If there is still no winner, things get really interesting and enter an elimination phase. The candidate with fewest votes is eliminated and another vote takes place. This carries on for as long as is required – if necessary until just one nominee remains. But even then, victory is not assured. Deputies can abstain if they want, so a single candidate can fail to get the necessary 51 votes. If that happens, Saeima can reschedule the vote, and nominations are open again.
For example, in the 1999 election (with secret voting) after five rounds of voting the parliament appeared to be gridlocked and new nominations were called for. Among these was a new compromise candidate – a Latvian emigre from Canada named Vaira Vīķe-Freiberga. In the sixth round of voting she was elected with 53 votes and went on to become one of Latvia's most popular presidents ever.
Conversely, in the 2011 election, Andris Bērziņš’ emergence as the winner was a surprise to many even within his own party. He had such a low profile that, somewhat embarassingly, congratulations started to pour in to one of his party colleagues with the same name who had served as Prime Minister in 2000-2002.
After the vote
Once the name of the new President is confirmed by the parliamentary vote-counters, they are expected to make a brief speech in the main Saeima chamber. This is followed by a press conference in a nearby hall.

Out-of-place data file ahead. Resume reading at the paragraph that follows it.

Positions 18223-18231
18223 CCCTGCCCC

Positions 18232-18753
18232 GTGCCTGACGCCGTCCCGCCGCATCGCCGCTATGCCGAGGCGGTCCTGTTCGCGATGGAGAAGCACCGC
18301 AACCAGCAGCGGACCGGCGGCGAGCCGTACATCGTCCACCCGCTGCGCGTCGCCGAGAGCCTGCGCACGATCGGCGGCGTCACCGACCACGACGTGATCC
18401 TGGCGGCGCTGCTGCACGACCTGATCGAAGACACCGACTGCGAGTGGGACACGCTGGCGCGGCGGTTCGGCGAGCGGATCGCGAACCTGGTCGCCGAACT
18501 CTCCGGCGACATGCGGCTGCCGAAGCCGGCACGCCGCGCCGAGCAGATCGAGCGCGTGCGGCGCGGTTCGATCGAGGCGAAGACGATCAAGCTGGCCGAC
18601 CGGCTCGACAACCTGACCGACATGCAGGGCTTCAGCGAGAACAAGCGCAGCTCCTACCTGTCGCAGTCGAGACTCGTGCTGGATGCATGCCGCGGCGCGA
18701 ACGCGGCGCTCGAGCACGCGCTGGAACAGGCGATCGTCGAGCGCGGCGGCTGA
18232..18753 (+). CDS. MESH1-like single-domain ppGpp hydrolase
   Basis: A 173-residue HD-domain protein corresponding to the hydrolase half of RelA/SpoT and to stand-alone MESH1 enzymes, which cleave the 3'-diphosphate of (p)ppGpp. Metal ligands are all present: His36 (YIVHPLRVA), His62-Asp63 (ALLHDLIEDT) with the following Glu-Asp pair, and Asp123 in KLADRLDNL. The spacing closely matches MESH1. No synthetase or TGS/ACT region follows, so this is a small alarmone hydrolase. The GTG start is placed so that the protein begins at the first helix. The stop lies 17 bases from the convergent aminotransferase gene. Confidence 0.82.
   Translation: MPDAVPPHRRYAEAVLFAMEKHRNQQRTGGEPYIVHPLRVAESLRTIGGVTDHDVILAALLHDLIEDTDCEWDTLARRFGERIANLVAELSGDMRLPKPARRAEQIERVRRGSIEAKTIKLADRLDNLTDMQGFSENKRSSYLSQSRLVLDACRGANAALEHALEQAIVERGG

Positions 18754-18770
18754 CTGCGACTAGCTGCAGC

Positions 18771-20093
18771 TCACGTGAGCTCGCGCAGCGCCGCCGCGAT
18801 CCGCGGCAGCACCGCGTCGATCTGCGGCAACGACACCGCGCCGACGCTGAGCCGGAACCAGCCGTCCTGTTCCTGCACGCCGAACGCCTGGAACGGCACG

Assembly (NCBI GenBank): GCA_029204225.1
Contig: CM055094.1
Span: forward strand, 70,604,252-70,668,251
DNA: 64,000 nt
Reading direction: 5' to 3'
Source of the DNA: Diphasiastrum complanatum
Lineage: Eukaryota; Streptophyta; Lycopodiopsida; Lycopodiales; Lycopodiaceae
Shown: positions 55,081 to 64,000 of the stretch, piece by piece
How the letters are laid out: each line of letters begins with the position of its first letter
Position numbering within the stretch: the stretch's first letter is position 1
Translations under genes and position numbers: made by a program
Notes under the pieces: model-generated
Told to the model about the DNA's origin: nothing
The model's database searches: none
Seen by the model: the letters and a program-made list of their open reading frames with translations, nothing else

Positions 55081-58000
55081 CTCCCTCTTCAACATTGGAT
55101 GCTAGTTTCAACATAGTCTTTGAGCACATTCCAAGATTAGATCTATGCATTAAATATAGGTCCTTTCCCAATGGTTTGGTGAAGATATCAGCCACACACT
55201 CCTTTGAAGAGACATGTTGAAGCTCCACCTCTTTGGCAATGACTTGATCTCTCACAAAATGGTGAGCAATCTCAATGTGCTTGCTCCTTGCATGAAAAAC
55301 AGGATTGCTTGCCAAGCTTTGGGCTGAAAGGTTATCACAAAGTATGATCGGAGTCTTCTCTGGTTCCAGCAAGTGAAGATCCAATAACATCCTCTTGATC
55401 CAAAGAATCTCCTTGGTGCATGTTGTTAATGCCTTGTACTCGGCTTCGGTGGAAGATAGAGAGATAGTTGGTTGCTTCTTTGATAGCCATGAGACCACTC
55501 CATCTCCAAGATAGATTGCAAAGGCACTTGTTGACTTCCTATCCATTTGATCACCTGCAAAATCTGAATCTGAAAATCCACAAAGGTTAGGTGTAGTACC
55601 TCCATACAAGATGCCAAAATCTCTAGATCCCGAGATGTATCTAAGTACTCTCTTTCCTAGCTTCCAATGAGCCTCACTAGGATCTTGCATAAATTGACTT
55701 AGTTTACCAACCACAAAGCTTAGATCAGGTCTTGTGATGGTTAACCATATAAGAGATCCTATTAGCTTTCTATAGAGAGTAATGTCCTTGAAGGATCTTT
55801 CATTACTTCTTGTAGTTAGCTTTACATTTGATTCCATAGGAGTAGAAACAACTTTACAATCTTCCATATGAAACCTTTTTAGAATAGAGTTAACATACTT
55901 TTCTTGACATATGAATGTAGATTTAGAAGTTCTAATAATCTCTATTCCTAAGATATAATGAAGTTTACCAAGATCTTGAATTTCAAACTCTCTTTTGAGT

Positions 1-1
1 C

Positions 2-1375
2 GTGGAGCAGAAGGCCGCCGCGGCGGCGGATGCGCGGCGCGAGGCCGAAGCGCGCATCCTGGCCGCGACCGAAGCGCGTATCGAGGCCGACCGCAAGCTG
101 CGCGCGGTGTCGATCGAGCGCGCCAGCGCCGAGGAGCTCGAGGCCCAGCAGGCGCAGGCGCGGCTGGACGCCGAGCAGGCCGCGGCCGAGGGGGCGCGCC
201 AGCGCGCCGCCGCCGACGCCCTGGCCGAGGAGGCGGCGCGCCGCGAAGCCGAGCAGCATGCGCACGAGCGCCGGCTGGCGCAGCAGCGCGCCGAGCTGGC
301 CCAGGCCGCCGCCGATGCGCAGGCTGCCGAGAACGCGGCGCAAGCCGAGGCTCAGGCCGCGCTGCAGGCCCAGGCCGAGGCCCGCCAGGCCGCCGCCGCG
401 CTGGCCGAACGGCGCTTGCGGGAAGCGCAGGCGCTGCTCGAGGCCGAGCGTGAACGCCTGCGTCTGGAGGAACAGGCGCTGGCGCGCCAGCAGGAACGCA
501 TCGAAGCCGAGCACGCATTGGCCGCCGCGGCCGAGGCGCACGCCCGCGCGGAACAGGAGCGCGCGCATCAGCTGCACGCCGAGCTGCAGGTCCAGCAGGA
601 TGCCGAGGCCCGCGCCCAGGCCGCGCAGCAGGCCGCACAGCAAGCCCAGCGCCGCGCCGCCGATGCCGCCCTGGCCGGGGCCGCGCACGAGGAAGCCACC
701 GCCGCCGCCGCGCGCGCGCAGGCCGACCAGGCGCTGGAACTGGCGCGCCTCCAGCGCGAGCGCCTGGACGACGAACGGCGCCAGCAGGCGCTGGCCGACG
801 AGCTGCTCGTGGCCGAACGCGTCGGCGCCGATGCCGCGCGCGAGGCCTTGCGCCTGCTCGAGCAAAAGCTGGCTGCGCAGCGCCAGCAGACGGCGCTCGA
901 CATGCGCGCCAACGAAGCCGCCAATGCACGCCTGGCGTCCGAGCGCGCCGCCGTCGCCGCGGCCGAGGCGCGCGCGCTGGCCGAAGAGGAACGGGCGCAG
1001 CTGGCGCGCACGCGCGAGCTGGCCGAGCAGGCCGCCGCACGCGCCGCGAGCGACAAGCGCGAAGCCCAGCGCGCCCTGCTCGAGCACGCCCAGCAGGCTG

The handover period from the old to the new President is relatively brief, particularly when compared to places like the United States. There will be just over a month from the May 31 vote to the start of the new presidential term on July 8 when the inauguration events of President-Elect take place.
The President, on assuming office at the Saeima, takes the following solemn oath:
“I swear that all of my work will be dedicated to the welfare of the people of Latvia. I will do everything in my power to promote the prosperity of the Republic of Latvia and all who live here. I will hold sacred and will observe the Constitution of Latvia and the laws of the State. I will act justly towards all and will fulfil my duties conscientiously.”
An address by the President of Latvia at the Freedom Monument is a new tradition on the day of inauguration, and is followed by the outgoing President symbolically handing over the keys to Rīga Castle to the new President.